When you're young, "biology can seem so distant," says Andrew Steele, scientist and author of "Ageless: The New Science of Getting Older Without Getting Old." "It's quite easy to avoid all of that stuff...."
But when you are younger is exactly the time to start thinking about how to optimize your lifestyle to age well.
"There are huge strides being made in aging biology" that point to ways that we can potentially slow the aging process, says Steele, 35, whose research focuses on the ways that the body ages at a cellular level.
"We have loads and loads of different ways in the lab to slow down and reverse this process."
Tweaks to your lifestyle can go a long way: A 2018 study from Harvard found that people who followed five habits — eating a healthy diet, exercising regularly, keeping a healthy body weight, not drinking excessive amounts of alcohol and not smoking — increased life expectancy by up to 10 years.
Here are three simple habits Steele says you can add to your routine today to push back on the aging process:
It may sound surprising, but there is a connection between your oral health and aging.
It all comes back to inflammation, which is a normal part of the body's defense to injury or infection, according to the National Institutes of Health.
Poor oral hygiene can lead to an excess of bacteria in your mouth that causes tooth decay and gum disease. "Basically, that is chronic inflammation constantly buzzing around in your mouth," Steele says.
Chronic low-level inflammation causes your immune system to become less effective at dealing with actual threats, such as age-related disease, Steele says.
In other words, chronic inflammation fuels aging, but "by brushing your teeth, you can potentially slow down that process," Steele says.
Wondering if you're brushing enough? A Scottish study found that people who brushed their teeth twice a day had a lower heart attack risk than those who only brushed once a day.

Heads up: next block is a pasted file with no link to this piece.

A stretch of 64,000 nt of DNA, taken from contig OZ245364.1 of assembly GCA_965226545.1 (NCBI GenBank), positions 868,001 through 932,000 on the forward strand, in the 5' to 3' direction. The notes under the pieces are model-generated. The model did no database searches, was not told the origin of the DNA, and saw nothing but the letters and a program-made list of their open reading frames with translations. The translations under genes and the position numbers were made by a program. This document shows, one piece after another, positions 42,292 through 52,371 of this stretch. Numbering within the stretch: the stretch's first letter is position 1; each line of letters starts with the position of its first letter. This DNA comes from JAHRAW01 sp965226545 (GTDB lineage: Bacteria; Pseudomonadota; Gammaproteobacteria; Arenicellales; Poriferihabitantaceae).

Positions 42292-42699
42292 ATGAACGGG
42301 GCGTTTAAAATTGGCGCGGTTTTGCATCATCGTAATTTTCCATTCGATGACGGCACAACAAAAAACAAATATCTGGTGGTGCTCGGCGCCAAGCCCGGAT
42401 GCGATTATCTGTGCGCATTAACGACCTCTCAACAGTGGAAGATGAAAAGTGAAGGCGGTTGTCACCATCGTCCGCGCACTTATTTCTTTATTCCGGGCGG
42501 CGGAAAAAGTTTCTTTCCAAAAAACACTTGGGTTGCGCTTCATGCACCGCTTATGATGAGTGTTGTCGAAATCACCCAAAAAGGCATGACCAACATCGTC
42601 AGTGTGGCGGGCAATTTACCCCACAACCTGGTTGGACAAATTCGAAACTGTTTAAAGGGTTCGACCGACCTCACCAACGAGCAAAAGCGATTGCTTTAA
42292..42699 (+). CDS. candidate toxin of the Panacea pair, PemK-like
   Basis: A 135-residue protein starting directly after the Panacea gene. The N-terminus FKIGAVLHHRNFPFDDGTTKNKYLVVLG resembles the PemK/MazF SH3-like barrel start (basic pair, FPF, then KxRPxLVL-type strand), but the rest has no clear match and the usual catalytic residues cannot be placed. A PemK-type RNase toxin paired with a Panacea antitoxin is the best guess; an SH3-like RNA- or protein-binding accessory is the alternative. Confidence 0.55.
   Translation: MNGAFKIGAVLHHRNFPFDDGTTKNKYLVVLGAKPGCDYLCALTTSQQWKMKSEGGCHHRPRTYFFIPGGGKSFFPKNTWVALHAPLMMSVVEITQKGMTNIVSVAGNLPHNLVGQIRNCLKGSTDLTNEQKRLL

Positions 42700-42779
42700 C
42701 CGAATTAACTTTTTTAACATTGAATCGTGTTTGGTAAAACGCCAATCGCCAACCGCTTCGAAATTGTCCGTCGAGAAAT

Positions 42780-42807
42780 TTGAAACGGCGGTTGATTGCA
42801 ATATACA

And the American Dental Association recommends brushing two times a day for two minutes using a toothpaste with fluoride, and flossing daily.
From reducing inflammation to boosting the production of collagen cells, exercise benefits several aspects of your biology on a cellular level, which in turn affect how you age, Steele says.
Research has shown that people who have consistently high levels of activity have longer telomeres, which are caps at the end of chromosomes that shorten as you age. Adults with high physical activity levels (defined as 30 minutes of exercise five days a week) had telomeres that were nine years "younger" than those who are sedentary, a 2017 study found.
And cardio exercise appears to have a more robust effect on aging than resistance. A 2018 study found that high-intensity interval (aka HIIT) and endurance training lengthens telomeres better than resistance training.
Exercised muscles also have more mitochondria, which is often referred to as the "powerhouse" of the cell that generates most of its energy, Steele says. This is key to aging, because research shows that as you age, your mitochondrial quality and activity declines, which is leads to the development of a wide range of age-related diseases.
It doesn't take much exercise to drive change: A 2013 study out of Harvard found that as little as 15 minutes of exercise every day increased life expectancy by three years.
Sleep is like "spring cleaning" for your brain, according to Steele. During sleep, your brain essentially flushes out toxins, including some that are associated with Alzheimer's disease.
But not sleeping too much is also important (just as important as getting enough sleep, in fact): Systemic reviews of research on sleep and mortality have shown that getting less than seven or eight hours of sleep is associated with an increased chance of death, but sleeping more than 11 hours a night is associated with an even larger increase.
Prioritize sleep hygiene, or habits that help you sleep better, such as having a consistent bedtime, avoiding caffeine and alcohol before bed and removing electronics from your bedroom.